Sharing Cybersecurity Threat Intelligence Is the Only Way We Win

threat-intel-sharing

Cybersecurity is a team sport. The bad guys share information, expertise, and code as they help one another. The good guys must do the same to keep pace. Sharing threat intelligence is a key aspect in which the knowledge gained by the owners of sensor networks can share data with the security analysis community.  This generosity provides the necessary breadth of data to understand trends, new infections, how botnets are communicating, whether directed targeting is occurring, and even if different attackers are collaborating.

Sadly, sharing is not the norm. Many security companies look at this data as a competitive advantage to sell their products and services. They keep it to themselves in hopes they can find a nugget and market it as a way to win new customers. But the cost of this approach is losing the bigger picture of overall effectiveness.

This attitude is slowly changing. Some security firms are stepping up and sharing more and more data, redacted from personal information and containing only attack characteristics. The combined aspects are like pieces of a massive puzzle that analysts can examine for trends. These puzzle pieces are hugely important to everyone.

I am glad to see major security vendors and researchers beginning to share insights and data. Consortiums such as the Cyber Threat Alliance and sites like VirusTotal lead the way.
cyber-threat-allianceThe Information Sharing and Analysis Organization (ISAO), established as part of a US presidential order in 2015, is developing voluntary standards for private and public data sharing.

But we need more sharing! Attacks are occurring at a phenomenal rate. Malware alone is out of control, with about 44,000 unique samples discovered every day. Security organizations must leverage each other’s information to better predict, prevent, detect, and respond to threats that their customers and organizations face.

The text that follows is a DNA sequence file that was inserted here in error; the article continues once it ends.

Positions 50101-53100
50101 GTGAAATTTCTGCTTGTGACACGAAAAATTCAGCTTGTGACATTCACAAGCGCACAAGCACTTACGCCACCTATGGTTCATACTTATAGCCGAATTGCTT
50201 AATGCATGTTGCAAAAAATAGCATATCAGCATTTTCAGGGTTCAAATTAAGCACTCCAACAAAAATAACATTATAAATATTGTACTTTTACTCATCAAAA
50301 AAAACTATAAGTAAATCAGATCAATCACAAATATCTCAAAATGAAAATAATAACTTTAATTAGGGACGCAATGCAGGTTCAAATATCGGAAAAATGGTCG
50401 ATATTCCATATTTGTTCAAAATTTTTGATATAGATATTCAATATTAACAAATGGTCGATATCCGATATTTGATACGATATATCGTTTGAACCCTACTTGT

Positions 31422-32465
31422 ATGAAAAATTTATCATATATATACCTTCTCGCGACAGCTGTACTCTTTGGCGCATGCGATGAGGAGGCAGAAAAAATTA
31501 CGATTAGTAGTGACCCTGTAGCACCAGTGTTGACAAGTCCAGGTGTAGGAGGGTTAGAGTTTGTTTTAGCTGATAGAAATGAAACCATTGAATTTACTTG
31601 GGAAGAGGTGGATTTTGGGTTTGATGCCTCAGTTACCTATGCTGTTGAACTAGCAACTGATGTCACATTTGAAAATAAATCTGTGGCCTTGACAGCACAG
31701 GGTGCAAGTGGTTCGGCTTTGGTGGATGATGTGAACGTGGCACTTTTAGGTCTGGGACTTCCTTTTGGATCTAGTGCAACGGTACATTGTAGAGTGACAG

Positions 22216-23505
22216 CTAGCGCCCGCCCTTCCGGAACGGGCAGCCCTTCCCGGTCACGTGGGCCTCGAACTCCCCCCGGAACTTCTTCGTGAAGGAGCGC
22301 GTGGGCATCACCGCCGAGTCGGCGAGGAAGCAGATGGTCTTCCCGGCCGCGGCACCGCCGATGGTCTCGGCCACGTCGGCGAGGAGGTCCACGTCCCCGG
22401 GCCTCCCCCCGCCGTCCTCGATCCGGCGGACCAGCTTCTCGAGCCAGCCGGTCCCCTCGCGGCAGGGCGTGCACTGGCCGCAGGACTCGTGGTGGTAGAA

The battle that should be fought is not between security vendors, but rather between the threats and collective defensive organizations which stand between attackers and their victims. We must work together to stem the tide of cyberattacks. Public sentiment is very important. If we want our technology to be safe, we must send a clear message to our security vendors. Share threat data or we will patronize a different supplier of security products and services. We have a voice and a vote (with our wallets).

 

Interested in more?  Follow me on Twitter (@Matt_Rosenquist) and LinkedIn to hear insights and what is going on in cybersecurity.

My original post of this blog can be found on DarkReading.

The post Sharing Cybersecurity Threat Intelligence Is the Only Way We Win appeared first on McAfee.

iPhone exploit bounty surges to an eye-popping $1.5 million

Enlarge (credit: Antoine Taveneaux)

A controversial broker of security exploits is offering $1.5 million (£1.2 million) for attacks that work against fully patched iPhones and iPads, a bounty that's triple the size of its previous one.

Zerodium also doubled, to $200,000, the amount it will pay for attacks that exploit previously unknown vulnerabilities in Google's competing Android operating system, and the group raised the amount for so-called zeroday exploits in Adobe's Flash media player to $80,000 from $50,000. After buying the working exploits, the company then sells them to government entities, which use them to spy on suspected criminals, terrorists, enemies, and other targets.

Last year, Zerodium offered $1 million for iOS exploits, up to a total of $3 million. It dropped the price to $500,000 after receiving and paying for three qualifying submissions. On Thursday, Zerodium founder Chaouki Bekrar said the higher prices are a response to improvements the software makers—Apple and Google in particular—have devised that make their wares considerably harder to compromise.

Read 7 remaining paragraphs | Comments

Macro Malware Employs Advanced Sandbox-Evasion Techniques